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Marginal deadweight loss when the income tax is nonlinear

Author

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  • Sören Blomquist

    (Uppsala Universitet [Uppsala])

  • Laurent Simula

    (GATE Lyon Saint-Étienne - Groupe d'Analyse et de Théorie Economique Lyon - Saint-Etienne - ENS de Lyon - École normale supérieure de Lyon - UL2 - Université Lumière - Lyon 2 - UCBL - Université Claude Bernard Lyon 1 - Université de Lyon - UJM - Université Jean Monnet - Saint-Étienne - CNRS - Centre National de la Recherche Scientifique)

Abstract

Almost all theoretical work on how to calculate the marginal deadweight loss has been done for linear taxes and for variations in linear budget constraints. This is quite surprising since most income tax systems are nonlinear, generating nonlinear budget constraints. Instead of developing the proper procedure to calculate the marginal deadweight loss for variations in nonlinear income taxes a common procedure has been to linearize the nonlinear budget constraint and apply methods that are correct for variations in a linear income tax. Such a procedure leads to incorrect results. The main purpose of this paper is to show how to correctly calculate the marginal deadweight loss when the income tax is nonlinear. A second purpose is to evaluate the bias in results that obtains when the traditional linearization procedure is used. We perform calculations based on the 2006 US tax system and find that the relative deadweight loss caused by increasing existing tax rates is large but less than half of Feldstein’s (1999) estimates for the 1994 tax system.
(This abstract was borrowed from another version of this item.)

Suggested Citation

  • Sören Blomquist & Laurent Simula, 2019. "Marginal deadweight loss when the income tax is nonlinear," Post-Print halshs-01644460, HAL.
  • Handle: RePEc:hal:journl:halshs-01644460
    DOI: 10.1016/j.jeconom.2018.12.005
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    Cited by:

    1. Jacquet, Laurence & Lehmann, Etienne & Van der Linden, Bruno, 2013. "Optimal redistributive taxation with both extensive and intensive responses," Journal of Economic Theory, Elsevier, vol. 148(5), pages 1770-1805.
    2. John Creedy & Norman Gemmell, 2013. "Measuring revenue responses to tax rate changes in multi-rate income tax systems: behavioural and structural factors," International Tax and Public Finance, Springer;International Institute of Public Finance, vol. 20(6), pages 974-991, December.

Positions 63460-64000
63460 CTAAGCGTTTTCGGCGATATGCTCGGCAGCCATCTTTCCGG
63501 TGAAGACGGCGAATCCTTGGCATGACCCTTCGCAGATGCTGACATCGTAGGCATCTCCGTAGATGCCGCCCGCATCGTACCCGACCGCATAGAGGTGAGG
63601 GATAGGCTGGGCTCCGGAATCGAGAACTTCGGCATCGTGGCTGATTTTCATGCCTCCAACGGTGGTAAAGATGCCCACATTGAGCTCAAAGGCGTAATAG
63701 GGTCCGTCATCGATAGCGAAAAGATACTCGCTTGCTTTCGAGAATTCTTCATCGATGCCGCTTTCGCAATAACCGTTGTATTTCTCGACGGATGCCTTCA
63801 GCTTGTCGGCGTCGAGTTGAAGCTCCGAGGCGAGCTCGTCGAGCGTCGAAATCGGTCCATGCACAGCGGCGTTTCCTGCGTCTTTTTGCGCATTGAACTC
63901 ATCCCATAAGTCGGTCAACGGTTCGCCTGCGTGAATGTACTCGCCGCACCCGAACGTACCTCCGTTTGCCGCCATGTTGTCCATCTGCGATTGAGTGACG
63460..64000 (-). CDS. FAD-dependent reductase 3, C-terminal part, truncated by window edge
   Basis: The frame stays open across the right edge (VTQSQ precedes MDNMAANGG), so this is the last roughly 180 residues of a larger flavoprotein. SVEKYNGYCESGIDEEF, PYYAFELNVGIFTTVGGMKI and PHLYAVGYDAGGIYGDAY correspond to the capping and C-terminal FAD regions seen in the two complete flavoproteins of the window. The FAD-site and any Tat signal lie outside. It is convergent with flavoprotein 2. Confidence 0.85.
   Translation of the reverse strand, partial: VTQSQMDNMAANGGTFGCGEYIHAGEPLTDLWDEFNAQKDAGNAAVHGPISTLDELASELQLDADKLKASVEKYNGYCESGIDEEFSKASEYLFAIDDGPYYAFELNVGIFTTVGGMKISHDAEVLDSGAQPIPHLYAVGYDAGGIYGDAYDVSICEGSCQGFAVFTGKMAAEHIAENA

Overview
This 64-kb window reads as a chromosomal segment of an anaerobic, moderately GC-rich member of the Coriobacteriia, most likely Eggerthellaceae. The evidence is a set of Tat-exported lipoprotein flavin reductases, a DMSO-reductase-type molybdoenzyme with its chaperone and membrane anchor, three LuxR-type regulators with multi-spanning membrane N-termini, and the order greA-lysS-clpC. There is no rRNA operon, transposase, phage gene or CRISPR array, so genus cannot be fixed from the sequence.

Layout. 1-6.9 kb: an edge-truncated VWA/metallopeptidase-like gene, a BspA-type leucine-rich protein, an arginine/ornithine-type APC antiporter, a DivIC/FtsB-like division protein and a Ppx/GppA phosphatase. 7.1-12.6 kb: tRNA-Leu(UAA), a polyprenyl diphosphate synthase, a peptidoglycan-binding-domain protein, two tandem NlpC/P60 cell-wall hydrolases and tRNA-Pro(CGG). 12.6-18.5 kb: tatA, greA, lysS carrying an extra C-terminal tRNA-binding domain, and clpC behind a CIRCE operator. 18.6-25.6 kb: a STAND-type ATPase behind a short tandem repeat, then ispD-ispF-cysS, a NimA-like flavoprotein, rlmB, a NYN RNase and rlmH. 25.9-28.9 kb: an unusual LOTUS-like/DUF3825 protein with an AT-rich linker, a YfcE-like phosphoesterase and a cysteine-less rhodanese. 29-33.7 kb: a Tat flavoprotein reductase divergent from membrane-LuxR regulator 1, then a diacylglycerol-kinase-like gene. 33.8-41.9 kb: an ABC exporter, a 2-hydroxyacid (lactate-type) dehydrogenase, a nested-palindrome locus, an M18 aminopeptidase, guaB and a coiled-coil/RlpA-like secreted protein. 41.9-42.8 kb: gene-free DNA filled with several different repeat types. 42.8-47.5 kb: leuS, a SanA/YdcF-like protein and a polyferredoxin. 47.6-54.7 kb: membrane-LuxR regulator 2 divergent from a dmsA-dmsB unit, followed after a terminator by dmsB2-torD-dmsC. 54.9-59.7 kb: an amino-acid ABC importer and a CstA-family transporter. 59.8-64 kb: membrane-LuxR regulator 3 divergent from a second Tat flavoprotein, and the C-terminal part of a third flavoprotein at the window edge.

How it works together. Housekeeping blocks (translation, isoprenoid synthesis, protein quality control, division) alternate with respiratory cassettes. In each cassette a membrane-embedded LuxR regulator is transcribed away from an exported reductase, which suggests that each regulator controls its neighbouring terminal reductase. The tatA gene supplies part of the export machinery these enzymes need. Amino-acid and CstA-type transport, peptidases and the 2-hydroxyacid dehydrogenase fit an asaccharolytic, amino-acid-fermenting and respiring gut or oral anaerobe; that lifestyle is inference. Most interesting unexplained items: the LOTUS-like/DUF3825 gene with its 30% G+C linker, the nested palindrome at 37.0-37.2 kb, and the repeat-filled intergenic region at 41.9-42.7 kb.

3. Egor Malkov, 2021. "Welfare Effects of the Labor Income Tax Changes on Married Couples: A Sufficient Statistics Approach," Working Papers 590, ECINEQ, Society for the Study of Economic Inequality.
    4. Miao, Dingquan & Selin, Håkan & Söderström, Martin, 2022. "Earnings responses to even higher taxes," Working Paper Series 2022:12, IFAU - Institute for Evaluation of Labour Market and Education Policy.
    5. Liang, Che-Yuan, 2018. "Taxes and Household Labor Supply: Estimating Distributional Effects of Nonlinear Prices on Multidimensional Choice," Working Paper Series 2018:2, Uppsala University, Department of Economics.
    6. Kumar, Anil & Liang, Che-Yuan, 2020. "Estimating taxable income responses with elasticity heterogeneity," Journal of Public Economics, Elsevier, vol. 188(C).
    7. Egor Malkov, 2021. "Welfare Effects of Labor Income Tax Changes on Married Couples: A Sufficient Statistics Approach," Papers 2108.09981, arXiv.org, revised Sep 2021.
    8. John Creedy & Norman Gemmell, 2013. "Measuring revenue responses to tax rate changes in multi-rate income tax systems: behavioural and structural factors," International Tax and Public Finance, Springer;International Institute of Public Finance, vol. 20(6), pages 974-991, December.
    9. Aart Gerritsen, 2024. "Optimal nonlinear taxation: a simpler approach," International Tax and Public Finance, Springer;International Institute of Public Finance, vol. 31(2), pages 486-510, April.

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    More about this item

    Keywords

    income tax;

    JEL classification:

    • D61 - Microeconomics - - Welfare Economics - - - Allocative Efficiency; Cost-Benefit Analysis
    • H21 - Public Economics - - Taxation, Subsidies, and Revenue - - - Efficiency; Optimal Taxation
    • H24 - Public Economics - - Taxation, Subsidies, and Revenue - - - Personal Income and Other Nonbusiness Taxes and Subsidies
    • H31 - Public Economics - - Fiscal Policies and Behavior of Economic Agents - - - Household

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